The simplest example I can come up with is cyclopropane (C_{3}H_{6}, a triangle of carbon molecules) with two hydrogens removed, although I have no idea how stable this would be! I think the graph would have 54 vertices and 144 edges and an action of . The 2-cells depend on the model of how hydrogens are allowed to move, but assuming they’re only allowed to skip over the bonds (rather than over the centre of the triangle) then there are are number of squares attached, perhaps 24.

With precisely 5 minutes this morning for such fun activity as answering Azimuth puzzles…

I’m sorry you’re so busy these days! Anyway, you’ve done more than your share of answering Azimuth puzzles—I think you answered *all* the Network Theory puzzles until your current state of overwork overtook you. So I would never make fun of *you* for not trying this one. It’s all the *other* people who’re in trouble.

… can’t we establish for Puzzle 1 an isomorphism between the states and transitions of the trigonal bipyramidal molecule and those of the ethyl cation?

That’s indeed the best way to do it. After all, so far I’ve basically *defined* the Desargues graph to be the graph of states and transitions for the ethyl cation. Sure, I showed you a picture of it too—but it’s hard to do much with that.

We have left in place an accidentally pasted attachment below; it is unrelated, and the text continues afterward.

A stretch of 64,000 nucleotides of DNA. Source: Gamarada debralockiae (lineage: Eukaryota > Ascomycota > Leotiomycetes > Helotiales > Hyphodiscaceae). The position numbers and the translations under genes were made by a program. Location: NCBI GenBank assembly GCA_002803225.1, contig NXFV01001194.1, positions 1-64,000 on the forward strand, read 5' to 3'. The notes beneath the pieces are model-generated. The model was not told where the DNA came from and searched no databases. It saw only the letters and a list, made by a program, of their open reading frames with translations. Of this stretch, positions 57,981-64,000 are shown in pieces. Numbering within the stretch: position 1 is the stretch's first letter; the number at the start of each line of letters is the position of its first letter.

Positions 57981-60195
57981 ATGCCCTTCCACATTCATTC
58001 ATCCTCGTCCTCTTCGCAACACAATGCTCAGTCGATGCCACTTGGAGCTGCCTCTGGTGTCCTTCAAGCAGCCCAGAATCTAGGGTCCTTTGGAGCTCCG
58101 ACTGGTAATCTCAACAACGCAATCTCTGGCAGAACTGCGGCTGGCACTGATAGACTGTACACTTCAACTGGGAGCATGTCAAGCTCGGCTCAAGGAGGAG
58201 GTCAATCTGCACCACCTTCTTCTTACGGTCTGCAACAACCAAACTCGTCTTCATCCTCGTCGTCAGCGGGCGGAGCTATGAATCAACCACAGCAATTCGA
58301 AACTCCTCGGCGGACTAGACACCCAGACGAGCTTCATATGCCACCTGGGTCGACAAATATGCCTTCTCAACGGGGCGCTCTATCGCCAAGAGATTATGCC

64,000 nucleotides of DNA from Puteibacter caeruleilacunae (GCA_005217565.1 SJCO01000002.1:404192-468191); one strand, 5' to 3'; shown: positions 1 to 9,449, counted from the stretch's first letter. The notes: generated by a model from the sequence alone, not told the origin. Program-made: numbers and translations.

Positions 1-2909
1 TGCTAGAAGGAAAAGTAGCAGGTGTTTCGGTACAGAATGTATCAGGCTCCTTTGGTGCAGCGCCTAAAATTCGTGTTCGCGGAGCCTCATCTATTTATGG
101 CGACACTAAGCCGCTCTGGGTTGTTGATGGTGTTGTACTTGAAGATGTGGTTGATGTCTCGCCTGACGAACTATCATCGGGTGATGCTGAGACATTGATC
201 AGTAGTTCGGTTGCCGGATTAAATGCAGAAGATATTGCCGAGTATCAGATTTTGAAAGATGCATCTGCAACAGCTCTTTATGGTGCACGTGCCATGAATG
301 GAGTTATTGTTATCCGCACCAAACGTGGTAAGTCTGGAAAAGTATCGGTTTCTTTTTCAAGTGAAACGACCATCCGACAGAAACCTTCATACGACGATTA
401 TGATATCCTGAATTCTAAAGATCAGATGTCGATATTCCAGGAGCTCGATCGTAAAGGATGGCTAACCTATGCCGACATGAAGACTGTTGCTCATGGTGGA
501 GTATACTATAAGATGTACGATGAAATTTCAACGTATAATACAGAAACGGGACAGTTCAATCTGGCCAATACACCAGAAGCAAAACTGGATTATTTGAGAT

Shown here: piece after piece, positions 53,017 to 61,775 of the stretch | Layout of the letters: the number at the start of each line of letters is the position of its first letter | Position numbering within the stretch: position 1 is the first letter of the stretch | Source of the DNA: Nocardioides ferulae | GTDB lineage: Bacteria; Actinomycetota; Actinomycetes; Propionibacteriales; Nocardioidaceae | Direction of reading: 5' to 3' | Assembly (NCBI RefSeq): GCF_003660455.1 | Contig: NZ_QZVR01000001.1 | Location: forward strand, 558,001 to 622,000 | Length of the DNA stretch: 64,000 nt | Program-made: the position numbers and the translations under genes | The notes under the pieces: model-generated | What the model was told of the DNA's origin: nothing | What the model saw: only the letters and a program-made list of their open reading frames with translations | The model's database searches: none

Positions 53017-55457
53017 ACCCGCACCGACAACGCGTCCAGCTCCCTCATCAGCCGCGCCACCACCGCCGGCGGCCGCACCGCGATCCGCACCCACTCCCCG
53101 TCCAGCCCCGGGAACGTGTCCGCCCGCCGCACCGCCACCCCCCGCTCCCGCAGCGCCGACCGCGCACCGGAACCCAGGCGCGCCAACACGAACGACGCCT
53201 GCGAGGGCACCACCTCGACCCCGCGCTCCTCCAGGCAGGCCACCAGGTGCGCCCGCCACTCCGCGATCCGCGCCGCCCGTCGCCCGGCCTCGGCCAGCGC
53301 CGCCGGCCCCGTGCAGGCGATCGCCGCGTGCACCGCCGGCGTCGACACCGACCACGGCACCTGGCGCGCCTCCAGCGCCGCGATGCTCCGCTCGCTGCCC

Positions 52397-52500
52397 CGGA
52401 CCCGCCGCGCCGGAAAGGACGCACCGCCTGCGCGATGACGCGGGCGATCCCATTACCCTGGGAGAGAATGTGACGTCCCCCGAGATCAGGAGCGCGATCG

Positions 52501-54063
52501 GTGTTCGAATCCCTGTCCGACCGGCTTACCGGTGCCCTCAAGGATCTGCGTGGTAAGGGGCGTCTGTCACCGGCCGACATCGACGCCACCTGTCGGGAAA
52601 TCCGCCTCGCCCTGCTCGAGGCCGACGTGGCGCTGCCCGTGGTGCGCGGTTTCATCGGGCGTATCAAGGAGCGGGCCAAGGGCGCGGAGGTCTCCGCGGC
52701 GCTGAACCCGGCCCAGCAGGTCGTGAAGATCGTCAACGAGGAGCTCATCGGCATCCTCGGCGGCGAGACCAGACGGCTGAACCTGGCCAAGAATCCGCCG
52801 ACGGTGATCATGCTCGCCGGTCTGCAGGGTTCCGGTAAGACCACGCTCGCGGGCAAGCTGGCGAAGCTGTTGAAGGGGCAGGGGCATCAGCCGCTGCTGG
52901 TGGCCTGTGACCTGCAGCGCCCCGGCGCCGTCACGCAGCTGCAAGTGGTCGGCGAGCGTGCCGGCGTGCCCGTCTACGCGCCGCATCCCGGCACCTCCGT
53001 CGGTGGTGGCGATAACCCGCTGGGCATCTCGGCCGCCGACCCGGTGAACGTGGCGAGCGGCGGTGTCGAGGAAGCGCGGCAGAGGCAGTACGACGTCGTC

Whether an atom is in the axis of the former corresponds to whether it’s in the pair end of the latter.

Hey, that sounds promising. In case someone didn’t follow that, David seems to be hinting that the split of chlorines into 3 equatorial ones and 2 axial ones in this trigonal bipyramidal molecule:

is analogous to the split of hydrogens into a group 3 and a group of 2 in this ethyl cation:

If so, the next step would to make sure that this analogy sets up a 1-1 correspondence between the *states* in the two problems, and also the *transitions*.

Consider the transitions, for example. Does a hydrogen hopping from one carbon to another in the ethyl cation correspond to a ‘pseudorotation’ of the trigonal bipyramidal molecule? Remember, pseudorotations are a bit funky. They work like this:

]]>… I’m considering sending the post to my graph theory students.

If you do, you might tell them that the Desargues-Levi graph is a close relative of the Petersen graph, which they may already know. The Petersen graph is the universal counterexample to all dumb guesses in graph theory: